Adrenergic and cholinergic regulation of cortisol secretion from the zona fasciculata/reticularis of bovine adrenal cortex

S. W. Walker, E. R.T. Lightly, C. Clyne, B. C. Williams, I. M. Bird

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Inner zone cells, isolated from bovine adrenal cortex, secrete cortisol in response to both adrenergic and cholinergic agonists. The response to adrenaline (and other catecholamines) appears during culture, is evident by 24 h and reaches a maximum by 48-72 h, but is absent in freshly isolated cells. Pre-incubation of cultured cells with adrenaline leads to homologous desensitisation; the possibility that this may explain the absent response in freshly isolated cells is discussed. Cells show a dose-dependent cyclic AMP response but no increased membrane phosphoinositide turnover. In agreement, cortisol secretion is blocked by βreceptor, but not αreceptor, antagonists. Schild analysis established that the response occurs through binding to a β1,-receptor subtype, consistent with adrenergic innervation as opposed to an effect of circulating catecholamines. In contrast, cortisol secretion to AcCh was present in both freshly isolated cells and those in culture, reaching a maximum by 48-72 h in culture. The response was specifically blocked by muscarinic, but not nicotinic, antagonists. No effect on cyclic AMP formation was observed, but dose-dependent stimulation of phosphoinositide turnover occurred. HPLC analysis of the time-course of appearance of 3H-inositol labelled head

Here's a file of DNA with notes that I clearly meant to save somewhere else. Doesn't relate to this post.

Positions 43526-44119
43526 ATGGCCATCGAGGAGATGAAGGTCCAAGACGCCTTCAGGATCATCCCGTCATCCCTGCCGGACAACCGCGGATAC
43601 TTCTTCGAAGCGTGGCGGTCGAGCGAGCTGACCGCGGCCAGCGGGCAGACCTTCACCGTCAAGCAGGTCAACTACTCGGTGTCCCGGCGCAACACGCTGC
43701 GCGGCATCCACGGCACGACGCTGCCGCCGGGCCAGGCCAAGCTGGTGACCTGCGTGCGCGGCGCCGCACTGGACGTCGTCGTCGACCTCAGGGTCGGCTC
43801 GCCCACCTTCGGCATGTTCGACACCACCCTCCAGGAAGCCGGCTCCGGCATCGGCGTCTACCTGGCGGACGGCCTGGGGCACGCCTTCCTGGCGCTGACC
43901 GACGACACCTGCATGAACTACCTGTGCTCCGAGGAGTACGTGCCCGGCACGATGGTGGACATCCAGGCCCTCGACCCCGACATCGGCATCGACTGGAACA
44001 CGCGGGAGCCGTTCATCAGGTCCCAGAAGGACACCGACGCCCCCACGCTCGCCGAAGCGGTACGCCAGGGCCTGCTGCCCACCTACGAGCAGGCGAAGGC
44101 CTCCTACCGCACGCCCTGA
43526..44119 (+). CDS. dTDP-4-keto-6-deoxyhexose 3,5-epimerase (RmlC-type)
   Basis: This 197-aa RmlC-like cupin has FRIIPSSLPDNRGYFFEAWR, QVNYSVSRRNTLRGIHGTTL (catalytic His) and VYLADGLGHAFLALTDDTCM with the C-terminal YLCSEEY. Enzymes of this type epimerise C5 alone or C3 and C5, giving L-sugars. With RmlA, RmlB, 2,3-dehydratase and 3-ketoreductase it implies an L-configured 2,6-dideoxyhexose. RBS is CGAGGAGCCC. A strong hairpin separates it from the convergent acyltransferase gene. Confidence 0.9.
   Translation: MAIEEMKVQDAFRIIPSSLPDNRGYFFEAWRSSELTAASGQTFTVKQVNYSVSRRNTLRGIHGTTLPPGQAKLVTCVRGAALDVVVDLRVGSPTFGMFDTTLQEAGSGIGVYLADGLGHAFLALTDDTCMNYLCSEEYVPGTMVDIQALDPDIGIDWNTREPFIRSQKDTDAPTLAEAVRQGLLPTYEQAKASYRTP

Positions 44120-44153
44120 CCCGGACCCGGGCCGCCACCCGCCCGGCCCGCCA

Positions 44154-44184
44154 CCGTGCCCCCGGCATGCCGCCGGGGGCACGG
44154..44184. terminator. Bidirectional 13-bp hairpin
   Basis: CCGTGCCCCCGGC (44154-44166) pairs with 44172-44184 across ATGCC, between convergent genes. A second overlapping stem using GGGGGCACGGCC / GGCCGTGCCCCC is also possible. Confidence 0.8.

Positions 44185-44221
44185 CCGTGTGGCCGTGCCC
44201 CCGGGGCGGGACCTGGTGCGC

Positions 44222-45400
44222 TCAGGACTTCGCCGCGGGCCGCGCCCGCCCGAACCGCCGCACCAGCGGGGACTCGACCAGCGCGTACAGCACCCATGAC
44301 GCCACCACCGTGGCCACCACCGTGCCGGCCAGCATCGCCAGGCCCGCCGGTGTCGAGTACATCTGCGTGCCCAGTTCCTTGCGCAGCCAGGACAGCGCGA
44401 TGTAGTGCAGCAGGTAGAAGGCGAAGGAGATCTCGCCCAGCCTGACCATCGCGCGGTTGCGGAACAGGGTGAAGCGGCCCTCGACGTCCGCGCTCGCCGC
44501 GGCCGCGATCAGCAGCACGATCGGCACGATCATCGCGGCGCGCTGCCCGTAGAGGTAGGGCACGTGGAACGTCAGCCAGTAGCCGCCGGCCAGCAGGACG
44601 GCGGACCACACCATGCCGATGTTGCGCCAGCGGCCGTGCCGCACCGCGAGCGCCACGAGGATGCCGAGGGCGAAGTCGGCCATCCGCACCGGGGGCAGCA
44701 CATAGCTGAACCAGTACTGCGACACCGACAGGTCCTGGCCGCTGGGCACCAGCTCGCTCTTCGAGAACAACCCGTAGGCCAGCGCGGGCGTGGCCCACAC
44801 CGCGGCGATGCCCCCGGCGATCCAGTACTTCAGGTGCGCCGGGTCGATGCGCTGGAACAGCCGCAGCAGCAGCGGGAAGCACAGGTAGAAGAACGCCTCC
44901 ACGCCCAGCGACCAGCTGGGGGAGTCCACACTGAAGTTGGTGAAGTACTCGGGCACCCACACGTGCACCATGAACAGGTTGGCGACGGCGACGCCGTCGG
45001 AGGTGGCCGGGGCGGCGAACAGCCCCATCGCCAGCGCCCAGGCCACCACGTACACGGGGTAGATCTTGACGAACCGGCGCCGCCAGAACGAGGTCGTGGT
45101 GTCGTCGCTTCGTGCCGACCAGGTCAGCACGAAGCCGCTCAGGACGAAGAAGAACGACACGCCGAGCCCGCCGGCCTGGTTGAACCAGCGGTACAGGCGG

Original languageEnglish
Pages (from-to)237-265
Number of pages29
JournalEndocrine Research
Issue number1-2
Publication statusPublished - 1 Jan 1991
Externally publishedYes

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